The Anne of Cleves Effect

How the unhappy fate of a Tudor queen scared me away from Tinder

Anne of Cleves, by Hans Holbein the Younger

I’m single, which means a lot of people give me a lot of advice. This ranges from the useless (“Someone will come along! It’s just not your time yet!”), to the obnoxious (“They’re just intimidated! It’s okay!”) to the downright perverse (“It’ll happen when you stop caring! I promise!”).

One of my least favorite bits of advice, though, usually comes in a question: “You just have to put yourself out there! Are you on Tinder or anything?”

At this point, I’m presented with two options. I can respond with a meek “no,” and then listen as they blame my singleness on my lack of effort and launch into glorious stories of true love won by right-swipe and winky-face emojis. Or I can wave my arms like a madwoman, jump out of my seat, and shout, “I can’t do Tinder! It’s horrible! It’s like Henry VIII and Anne of Cleves!!! And don’t you know what happened to Anne of Cleves!??!”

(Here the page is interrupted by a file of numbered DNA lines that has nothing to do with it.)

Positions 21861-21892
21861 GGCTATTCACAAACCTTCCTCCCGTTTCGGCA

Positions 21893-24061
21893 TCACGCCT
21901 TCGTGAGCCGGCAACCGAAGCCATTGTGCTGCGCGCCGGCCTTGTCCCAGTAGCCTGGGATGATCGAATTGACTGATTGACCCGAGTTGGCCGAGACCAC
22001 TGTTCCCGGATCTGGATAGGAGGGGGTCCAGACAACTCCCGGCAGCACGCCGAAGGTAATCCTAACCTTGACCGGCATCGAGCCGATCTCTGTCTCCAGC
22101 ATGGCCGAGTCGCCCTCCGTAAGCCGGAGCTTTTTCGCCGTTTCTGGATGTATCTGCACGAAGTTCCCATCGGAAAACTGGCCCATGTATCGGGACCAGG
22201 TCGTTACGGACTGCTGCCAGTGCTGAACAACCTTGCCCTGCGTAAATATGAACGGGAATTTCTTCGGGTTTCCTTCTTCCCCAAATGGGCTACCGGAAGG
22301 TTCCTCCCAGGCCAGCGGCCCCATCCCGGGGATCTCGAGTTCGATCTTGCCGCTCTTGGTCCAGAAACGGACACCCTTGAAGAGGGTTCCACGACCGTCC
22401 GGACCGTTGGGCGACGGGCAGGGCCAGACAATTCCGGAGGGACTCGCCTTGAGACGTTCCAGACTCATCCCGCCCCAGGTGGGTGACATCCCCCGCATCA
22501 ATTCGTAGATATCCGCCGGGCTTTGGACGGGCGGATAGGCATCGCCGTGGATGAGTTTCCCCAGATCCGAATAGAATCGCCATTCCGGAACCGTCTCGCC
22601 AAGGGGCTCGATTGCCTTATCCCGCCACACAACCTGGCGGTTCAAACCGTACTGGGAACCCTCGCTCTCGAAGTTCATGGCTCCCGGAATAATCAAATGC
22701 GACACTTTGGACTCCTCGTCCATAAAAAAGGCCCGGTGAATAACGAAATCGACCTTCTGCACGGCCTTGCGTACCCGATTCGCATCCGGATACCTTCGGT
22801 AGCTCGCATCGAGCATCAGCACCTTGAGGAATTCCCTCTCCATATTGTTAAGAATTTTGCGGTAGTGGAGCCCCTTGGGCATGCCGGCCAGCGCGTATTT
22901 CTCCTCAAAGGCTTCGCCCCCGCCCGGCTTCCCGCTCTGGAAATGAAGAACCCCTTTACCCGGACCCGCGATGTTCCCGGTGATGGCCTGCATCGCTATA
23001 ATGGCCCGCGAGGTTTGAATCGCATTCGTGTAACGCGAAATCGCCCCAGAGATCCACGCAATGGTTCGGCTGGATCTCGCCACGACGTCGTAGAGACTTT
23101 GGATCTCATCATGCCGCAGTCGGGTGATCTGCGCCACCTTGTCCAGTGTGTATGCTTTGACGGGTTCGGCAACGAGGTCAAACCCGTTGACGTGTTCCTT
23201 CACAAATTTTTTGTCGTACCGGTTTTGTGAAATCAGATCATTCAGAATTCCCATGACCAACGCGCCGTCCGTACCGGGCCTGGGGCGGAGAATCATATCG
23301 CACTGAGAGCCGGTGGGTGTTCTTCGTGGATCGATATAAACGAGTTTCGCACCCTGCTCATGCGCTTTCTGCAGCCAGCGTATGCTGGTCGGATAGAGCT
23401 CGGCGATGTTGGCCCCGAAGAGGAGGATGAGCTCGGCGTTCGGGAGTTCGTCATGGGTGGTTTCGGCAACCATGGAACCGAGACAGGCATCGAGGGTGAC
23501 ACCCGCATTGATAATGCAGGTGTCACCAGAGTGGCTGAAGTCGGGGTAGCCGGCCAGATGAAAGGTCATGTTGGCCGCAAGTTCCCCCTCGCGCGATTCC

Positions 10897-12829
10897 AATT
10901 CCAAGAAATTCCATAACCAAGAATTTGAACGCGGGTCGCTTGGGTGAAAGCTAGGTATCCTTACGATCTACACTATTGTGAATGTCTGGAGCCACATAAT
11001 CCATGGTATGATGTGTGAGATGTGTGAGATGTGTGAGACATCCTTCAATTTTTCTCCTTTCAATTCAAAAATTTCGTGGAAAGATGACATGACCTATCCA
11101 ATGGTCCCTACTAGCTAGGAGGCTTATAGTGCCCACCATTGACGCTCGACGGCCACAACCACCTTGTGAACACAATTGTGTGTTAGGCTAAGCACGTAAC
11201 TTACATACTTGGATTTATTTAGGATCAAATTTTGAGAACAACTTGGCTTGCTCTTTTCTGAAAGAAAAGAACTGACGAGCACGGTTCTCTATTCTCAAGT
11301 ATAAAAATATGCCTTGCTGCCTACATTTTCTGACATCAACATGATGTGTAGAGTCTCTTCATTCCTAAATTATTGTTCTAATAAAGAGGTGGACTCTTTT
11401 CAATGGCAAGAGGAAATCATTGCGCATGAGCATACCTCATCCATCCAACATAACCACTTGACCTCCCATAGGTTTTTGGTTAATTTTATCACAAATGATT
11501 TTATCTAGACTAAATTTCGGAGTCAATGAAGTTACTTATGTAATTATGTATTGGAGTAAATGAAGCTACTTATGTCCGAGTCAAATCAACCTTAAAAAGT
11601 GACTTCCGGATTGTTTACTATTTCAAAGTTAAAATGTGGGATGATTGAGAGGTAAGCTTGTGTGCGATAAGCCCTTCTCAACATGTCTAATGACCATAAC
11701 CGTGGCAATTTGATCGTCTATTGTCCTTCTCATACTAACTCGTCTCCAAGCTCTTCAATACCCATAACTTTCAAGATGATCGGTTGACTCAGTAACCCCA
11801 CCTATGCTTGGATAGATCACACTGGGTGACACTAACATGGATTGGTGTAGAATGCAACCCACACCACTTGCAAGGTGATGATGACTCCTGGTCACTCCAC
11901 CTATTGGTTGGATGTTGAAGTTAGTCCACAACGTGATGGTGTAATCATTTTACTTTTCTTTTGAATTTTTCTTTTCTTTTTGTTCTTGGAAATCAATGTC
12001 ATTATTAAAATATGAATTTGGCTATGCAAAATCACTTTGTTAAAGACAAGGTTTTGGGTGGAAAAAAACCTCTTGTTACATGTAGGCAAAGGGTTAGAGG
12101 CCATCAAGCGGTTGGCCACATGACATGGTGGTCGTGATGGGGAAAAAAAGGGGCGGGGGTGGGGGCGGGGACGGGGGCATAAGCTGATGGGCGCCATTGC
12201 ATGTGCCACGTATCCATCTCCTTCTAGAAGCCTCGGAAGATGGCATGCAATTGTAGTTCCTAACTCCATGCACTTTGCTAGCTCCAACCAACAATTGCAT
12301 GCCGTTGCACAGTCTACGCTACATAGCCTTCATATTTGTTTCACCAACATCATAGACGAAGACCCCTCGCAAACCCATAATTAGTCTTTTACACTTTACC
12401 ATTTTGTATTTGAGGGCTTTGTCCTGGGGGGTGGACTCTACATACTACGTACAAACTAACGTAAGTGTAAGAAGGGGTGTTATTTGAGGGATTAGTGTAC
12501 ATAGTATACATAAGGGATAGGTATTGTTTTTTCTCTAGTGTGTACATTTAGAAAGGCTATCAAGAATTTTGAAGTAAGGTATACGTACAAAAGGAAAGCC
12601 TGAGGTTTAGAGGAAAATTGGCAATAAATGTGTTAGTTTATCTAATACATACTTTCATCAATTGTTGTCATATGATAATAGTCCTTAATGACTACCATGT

Most of the time I choose option one; wild gesticulation and shouting about Tudor history is frowned upon in most contexts. But today, I’m choosing option two. I’m telling you exactly why I don’t use Tinder — and yes, it really, truly is because of what I call “the Anne of Cleves effect.”

Anne of Cleves was married to Henry VIII — but she’s not the Anne you’re thinking of. The Anne you’re thinking of was Anne Boleyn, and she’s the one People and Oprah tell us we are. She’s the self-possessed one, the empowered one, the Strong Female Lead. She’s the one who knew Henry was a tool because he [literally] screwed over her sister, and yet managed to play him like a new-stringed lute. She’s the one who, even though she by all accounts wasn’t even that hot, managed to make him so mad about her that he divorced his wife, killed his friends, and made his own church to get her. She’s the “if you just believe you’re sexy, everyone else will” girl.

And it’s not her fault.